Celebrities, UN Ambassadors and Christian leaders come together against virus
It’s not often you see Australian television celebrities, Christian church leaders, a UN Ambassador, health experts and an Islamic scholar united in a common mission – but that’s what’s happening today.
Today is World Humanitarian Day and many Australians are marking it with a call to #EndCOVIDForAll.
Posting face-masked selfies to social media, participants in the #EndCovidForAll campaign are hoping to declare their solidarity with neighbouring countries battling COVID-19, and also to encourage the Australian Government to do what’s needed to help them.
“In Australia we have been very fortunate to battle COVID-19 with a strong health and social support system,” said esteemed epidemiologist and UNICEF Australia Ambassador Professor Fiona Stanley.
But the Former Australian of the Year noted that while the pandemic affects everyone, it has not affected all equally.
“Australians know that we have a long road ahead to overcome this pandemic but, while our borders are closed, our hearts are not. While we face our own challenges at home, we can still offer critical support to those who are far less equipped to deal with this crisis,” she said.
“This doesn’t end for anyone until it ends for everyone” – Tim Costello, Micah Australia
Tim Costello, Executive Director of Micah Australia and a leading voice on the campaign, said:
“The recent challenges in Victoria have only confirmed the core message of this campaign: This doesn’t end for anyone until it ends for everyone.”
More than 150 organisations and over twelve thousand Australians have ‘signed the pledge’ in support of the #EndCovidForAll campaign.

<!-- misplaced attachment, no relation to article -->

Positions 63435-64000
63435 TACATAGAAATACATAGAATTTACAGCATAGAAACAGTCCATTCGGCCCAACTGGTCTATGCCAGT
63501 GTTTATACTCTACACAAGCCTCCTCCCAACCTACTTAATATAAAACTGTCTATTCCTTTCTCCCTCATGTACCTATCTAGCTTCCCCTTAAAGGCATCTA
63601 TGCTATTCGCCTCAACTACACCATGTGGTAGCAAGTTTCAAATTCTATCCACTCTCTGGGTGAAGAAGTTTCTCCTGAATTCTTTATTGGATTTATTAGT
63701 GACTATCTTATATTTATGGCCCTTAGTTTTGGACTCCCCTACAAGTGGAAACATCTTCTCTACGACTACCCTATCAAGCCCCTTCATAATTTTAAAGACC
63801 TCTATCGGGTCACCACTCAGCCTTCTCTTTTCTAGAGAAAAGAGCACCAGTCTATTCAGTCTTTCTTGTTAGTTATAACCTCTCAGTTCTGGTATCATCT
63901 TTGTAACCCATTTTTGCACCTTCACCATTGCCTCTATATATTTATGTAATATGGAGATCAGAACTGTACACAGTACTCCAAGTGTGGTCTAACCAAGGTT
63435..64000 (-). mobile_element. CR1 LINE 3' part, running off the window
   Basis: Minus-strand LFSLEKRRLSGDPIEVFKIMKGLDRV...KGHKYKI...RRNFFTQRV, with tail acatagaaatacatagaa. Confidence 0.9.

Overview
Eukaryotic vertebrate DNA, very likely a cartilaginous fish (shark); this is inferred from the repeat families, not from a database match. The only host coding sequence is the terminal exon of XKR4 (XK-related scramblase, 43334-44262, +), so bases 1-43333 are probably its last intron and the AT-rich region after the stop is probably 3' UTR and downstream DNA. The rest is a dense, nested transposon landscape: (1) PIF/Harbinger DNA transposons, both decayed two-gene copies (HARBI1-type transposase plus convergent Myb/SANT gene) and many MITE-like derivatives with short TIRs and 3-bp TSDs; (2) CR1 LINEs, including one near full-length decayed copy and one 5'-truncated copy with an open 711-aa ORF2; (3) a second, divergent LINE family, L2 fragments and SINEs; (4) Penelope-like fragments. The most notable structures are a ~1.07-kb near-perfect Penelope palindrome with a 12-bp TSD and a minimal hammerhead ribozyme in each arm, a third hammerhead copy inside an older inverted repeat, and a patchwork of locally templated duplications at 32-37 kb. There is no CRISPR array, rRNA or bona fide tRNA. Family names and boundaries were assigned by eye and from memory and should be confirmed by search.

Among them are many of Australia’s mainstream Christian denominations and organisations including: Australian Christian Churches, Uniting Church in Australia, Planetshakers, Hillsong Church, Bible Society Australia, International Network of Churches, Australian Baptist Ministries, Churches of Christ in Australia, Anglican Deaconess Ministries, and more.
Other support for the campaign has come from Former PM Julia Gillard, who wrote about the impacts of the virus on young learners in vulnerable nations. Prominent Australians such as Carrie Bickmore, Sammy J, Adam Liaw, Dr. Susan Carland and Mel Doyle have also voiced their support and asked fans to join them in signing the ‘End COVID for All’ pledge.
The #EndCovidForAll campaign comes as close neighbours such as Indonesia and India struggle to contain the virus. India’s outbreak has become the fasting growing in the world, as more than 60,000 new infections are being recorded each day.
“The World Bank estimates that, overall, COVID-19 will push 71 million people into extreme poverty.
Many of Australia’s close neighbours, such as Papua New Guinea, have no running water for thousands of school children to wash their hands. In Timor-Leste, there are only five ICU beds for the whole population and 70 per cent of health posts lack access to running water. Meanwhile, in the world’s largest refugee settlement – Cox’s Bazar, Bangladesh – 40,000 people live in each square kilometre, meaning social distancing is near impossible.
The World Bank estimates that, overall, COVID-19 will push 71 million people into extreme poverty. And on our doorstep, COVID-19 could increase the number of people living in extreme poverty in the Pacific by up to 40 per cent.
This morning, when announcing an agreement to secure vaccines for Australians, Prime Minister Scott Morrison indicated Australia would also look to secure early access to the vaccine for regional neighbours.
“We welcome the news this morning. Supporting each other and acting together is the only way out of this crisis,” said Costello, responding to the government’s assurances today.
“‘End COVID For All’ opposes vaccine nationalism, and while Australia might be rejoicing right now about this deal, we also acknowledge it’s only secure for us Aussies. We encourage the Prime Minister to continue his work and lock down vaccines for vulnerable nations in our region,” he said.